I'm not sure how many dyslexics suffer from Meares-Irlen syndrome to make the recommendation universal... Also, perusing the Wikipedia page on the latter, I gather it's "very rare" and colored overlays might not actually work to alleviate it; the latter finding is from a 2011 paper (Ritchie et al.) in a medical journal. And 2014 review mentions that paper and other recent negative findings:

Some recent studies failed to find statistically significant effects of colored overlays. Ritchie et al. (2011) had shown that, in the short period, colored overlays do not speed reading up compared to non-colored overlays, whether or not the participants have a diagnosis of visual stress. Ritchie et al. (2012) had shown that – compared to a control condition – not even one year of use of colored overlays results in an increase in reading speed and accuracy. Henderson et al. (2013) had shown that despite the fact that often dyslexic individuals do experience stronger visual stress than controls, neither dyslexics nor controls benefit from the use of colored overlays.

However its conclusions are a bit more nuanced:

Whether colored overlays help reading or not seems at least controversial: although initial evidence was indeed provided, more recent studies both highlight the methodological issue of previous studies and show that colored overlays do not help reading (Ritchie et al., 2011, Ritchie et al., 2012; Henderson et al., 2013), On the ground of contradictory findings as these, the [American Academy of Pediatrics (AAP), 2009] has claimed that there is not empirical evidence toward the efficacy of colored overlays in reading, reading acquisition, or dyslexia, and did not recommend their use.

However, the participants in the studies of Ritchie et al. (2011); Ritchie et al. (2012) were non-dyslexic children, and in the study of Henderson et al. (2013) they were adults, whereas it has been shown that effects of colored overlays are more easily found with dyslexic children (Singleton and Trotter, 2005; Singleton and Henderson, 2007). Whether or not, at least in some conditions, colored overlay works does not seem to be a settled issue. Thus, although from one side, given these contradictory findings, a precautionary, prudent position – as that of the Academy of Pediatrics – on the use of colored overlay seems desirable, especially in clinical or educative contexts, from another side, given that some evidence that the colored overlays work exists, concluding that colored overlays proved not worth in allaying reading problems is premature and, possibly, incorrect.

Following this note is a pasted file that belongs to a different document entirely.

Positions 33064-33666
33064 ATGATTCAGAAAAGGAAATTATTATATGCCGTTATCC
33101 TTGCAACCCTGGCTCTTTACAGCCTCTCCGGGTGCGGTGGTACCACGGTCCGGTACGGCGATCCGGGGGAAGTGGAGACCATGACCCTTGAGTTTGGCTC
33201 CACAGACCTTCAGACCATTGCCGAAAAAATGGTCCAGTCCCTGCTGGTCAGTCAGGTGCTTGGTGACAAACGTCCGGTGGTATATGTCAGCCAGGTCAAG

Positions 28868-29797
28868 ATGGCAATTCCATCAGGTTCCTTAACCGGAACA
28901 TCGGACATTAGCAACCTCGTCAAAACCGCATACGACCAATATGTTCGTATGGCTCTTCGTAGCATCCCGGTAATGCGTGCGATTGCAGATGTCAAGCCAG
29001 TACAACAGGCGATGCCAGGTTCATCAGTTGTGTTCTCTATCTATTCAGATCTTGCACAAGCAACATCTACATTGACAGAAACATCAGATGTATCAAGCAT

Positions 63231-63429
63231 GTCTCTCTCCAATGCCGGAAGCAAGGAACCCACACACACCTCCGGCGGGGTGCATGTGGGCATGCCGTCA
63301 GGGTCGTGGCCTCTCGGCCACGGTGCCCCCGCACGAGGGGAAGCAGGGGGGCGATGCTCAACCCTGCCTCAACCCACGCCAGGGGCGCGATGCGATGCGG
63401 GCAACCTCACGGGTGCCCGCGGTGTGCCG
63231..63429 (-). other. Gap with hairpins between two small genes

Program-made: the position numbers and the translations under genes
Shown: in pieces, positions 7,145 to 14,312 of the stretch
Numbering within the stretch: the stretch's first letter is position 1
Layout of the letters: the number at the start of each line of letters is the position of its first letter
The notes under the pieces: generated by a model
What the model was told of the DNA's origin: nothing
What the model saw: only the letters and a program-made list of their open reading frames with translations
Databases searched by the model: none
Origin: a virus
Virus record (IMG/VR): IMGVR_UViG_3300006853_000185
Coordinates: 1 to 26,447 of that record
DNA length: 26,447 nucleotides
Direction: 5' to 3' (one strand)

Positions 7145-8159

The lack of efficacy of color overlays is also mentioned in a summary of the book "The Dyslexia Debate", p. 4. That book has a lengthy review in one of main neuroscience journals, namely in BRAIN. While the review does take issue with a number of tenets of the book, it doesn't challenge much the book's take on treatments, so I conclude that the colored overlays not working much is a fairly valid conclusion, although possibly encumbered by diagnostic difficulties with dyslexia subtypes. At the very least, the recommendation to use colored overlays for all dyslexics seems unsupported.

Going back to Rello and Baeza-Yates (2015), they mention that some Firefox extension that allows extensive customization:

Santana et al. [90] developed the Mozilla Firefox extension Firexia, a tool that allows readers with dyslexia to customize websites to improve readability. They tested Firexia with four users and found that readers with dyslexia appreciate customization. The customization settings included in Firexia are based in previous user studies and recommendations. They include font type, font size, color, character spacing, line spacing and column width.

So probably the best technological recommendation (until the science of dyslexia [and its treatments] gets sorted out) is to do something like that.

  • Really nice answer, interesting to see this isn't exactly set in stone.. – colsw Jun 27 '18 at 7:44
  • I liked this answer more at an earlier stage before you added the research on color overlays – I made it quite clear that my question is only about the pure black on pure white issue. Still, the first part is a good, well-researched answer to that. – Schmuddi Jun 29 '18 at 20:54